Betraying the written word

I’ve been listening to a lot of books lately. Because I’m such a skinflint bargain hunter, I almost never pay full price for anything, and pounce on free stuff with the ferocity of a starving lion. In fact, I’m the sort of idiot who will sometimes harvest cut-price goodies and freebies irrespective of whether or not they’re of any use to me. Behold, the Rio DVD I nabbed for free via the Sky Store last year which remains unwatched by my utterly uninterested children! Toward the end of 2015, however, I had a bit of a serendipitous chain reaction. Amazon ran one of their free Prime trials, giving me access to free one-day delivery for various birthday and Christmas presents (as well as their slightly rubbish streaming video service, and less rubbish streaming/download music service). During the same time period, I stumbled across a free three-month Audible membership trial available…

Yesterday’s gone (and so are all the other days)

The phrase “I remember it like it was yesterday” becomes somewhat meaningless when you realise that yesterday, like every other day since the beginning of time, is gone forever – and therefore can’t be easily referred to for a quick fact-check. One of the first things they teach you when you become a copper (or so I am told) is to take eyewitness accounts with a generous helping of salt. This goes double for witnesses to an event that was both entirely unexpected and began and ended within an extremely short space of time. This can be largely explained through the concept of schematic thinking – an idea that fascinated me in sixth form psychology, and which I shall now explain to you in what is probably a mangled and misinterpreted manner so heaving with irony, it just might melt my laptop. A schema is sort of like one of…

School to desired temperature: Mr Lanaway

Welcome ye to my third and final post about the three teachers who have most influenced/damaged me. I’ve sort of made it a series of episodic posts so that a) after the first one you know that they’re related, and kind of what to expect; and b) after the first one, you can just look at the title and know to avoid the other two without the hassle of clicking through to read the whole thing. I’ve just realised that I have, unintentionally, written about these three in ascending order of age. Mr Moody was in his mid to late twenties; Mrs Bradley was in her late thirties; and Mr Lanaway was in his sixties. I know this for certain because he retired months before we were finished with him, and we all missed him dearly. Dear Mr Lanaway. He wasn’t young by anybody’s standards, and so to a bunch…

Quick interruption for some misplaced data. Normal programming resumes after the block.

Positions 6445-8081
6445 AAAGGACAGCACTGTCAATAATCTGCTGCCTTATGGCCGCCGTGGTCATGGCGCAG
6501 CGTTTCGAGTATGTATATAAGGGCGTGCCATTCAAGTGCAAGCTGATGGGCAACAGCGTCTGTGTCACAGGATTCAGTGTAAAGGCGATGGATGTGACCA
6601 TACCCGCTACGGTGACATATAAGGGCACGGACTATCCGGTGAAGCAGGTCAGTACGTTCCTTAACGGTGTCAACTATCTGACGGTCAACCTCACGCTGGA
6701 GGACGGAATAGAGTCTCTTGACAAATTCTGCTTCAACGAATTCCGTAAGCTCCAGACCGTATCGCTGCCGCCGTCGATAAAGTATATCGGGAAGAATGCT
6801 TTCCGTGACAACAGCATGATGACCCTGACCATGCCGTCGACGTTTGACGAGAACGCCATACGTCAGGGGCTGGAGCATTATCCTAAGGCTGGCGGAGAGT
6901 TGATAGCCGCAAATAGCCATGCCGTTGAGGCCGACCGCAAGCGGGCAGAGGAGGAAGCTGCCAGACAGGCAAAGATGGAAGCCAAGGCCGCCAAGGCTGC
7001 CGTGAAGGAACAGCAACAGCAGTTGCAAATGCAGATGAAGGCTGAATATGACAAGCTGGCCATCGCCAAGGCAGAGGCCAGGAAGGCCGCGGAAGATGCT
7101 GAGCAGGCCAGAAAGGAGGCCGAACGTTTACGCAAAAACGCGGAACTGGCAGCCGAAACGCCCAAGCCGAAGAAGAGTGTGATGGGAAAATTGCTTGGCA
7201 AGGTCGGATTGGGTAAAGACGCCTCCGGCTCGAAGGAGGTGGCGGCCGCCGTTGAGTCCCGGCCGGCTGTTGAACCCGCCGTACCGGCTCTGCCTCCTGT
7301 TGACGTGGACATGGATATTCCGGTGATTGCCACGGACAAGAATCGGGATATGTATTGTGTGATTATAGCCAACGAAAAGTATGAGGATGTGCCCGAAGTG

School to desired temperature: Mrs Bradley

Last time, after the obligatory waffle, I told you about the most significant memories I have of my English teacher Mr Moody. Now, let me do the same for the memories I have of Mrs Bradley. Nothing about buttocks this time, sorry. Mrs Bradley was what any good teacher – in fact, what any good person– should be; identifiably human. Mr Moody’s One Of The Lads approach worked perfectly for him, never to the detriment of his job, and is largely why I shall remember him forever. Mrs Bradley on the other hand struck a miraculously perfect tone between friend and mentor. She must have been more than twice the age of the oldest of us, but could talk and listen like your best friend. Nonetheless, if anybody tried to take advantage of this, it was always immediately clear that she put our education above her desire for us to…

School to desired temperature: Mr Moody

Generally speaking, it is the memories you don’t remember that define you. I’m not talking about traumatic experiences that are suppressed in the mind and then go on to shunt a personality one of several ways, although that can sometimes happen (and I’m not just saying that because I’ve been watching a lot of Dexter lately). Besides, you may well ask, is it even a memory if you don’t remember it? Well – yes. In a healthy brain, a memory never truly goes away. There are things that you can forget for days, weeks, years, even decadesat a time, and then one day – sometimes for no apparent reason – remember quite vividly. It was always there. Memories are funny things though, aren’t they? Little nuggets of your life that have somehow settled into your brain forever over other events of that hour, or day, or week, or month, or…

Terry Pratchett: Neither gone nor forgotten

Hello. My name’s Luke Kemp, or at least that’s what my parents tell me. Through what I can only presume is a series of mistakes similar to those leading to Mr Bean vandalising Whistler’s Mother, I have been allowed to contribute a story to this upcoming anthology. Remember, 100% of profits go to Alzheimer’s Research UK – so if you buy less than three copies, you are a bad person. I’m extremely fortunate, in that I have thus far not had somebody I love suffer Alzheimer’s Disease (at least, not officially diagnosed). Statistically however I almost certainly will in the future. Perhaps that somebody will even be me. It already feels wonderful to know that I will, in however large or small a way, be a part of something that contributes funding towards understanding this condition which steals so much of what makes us visibly human. I immediately confess that…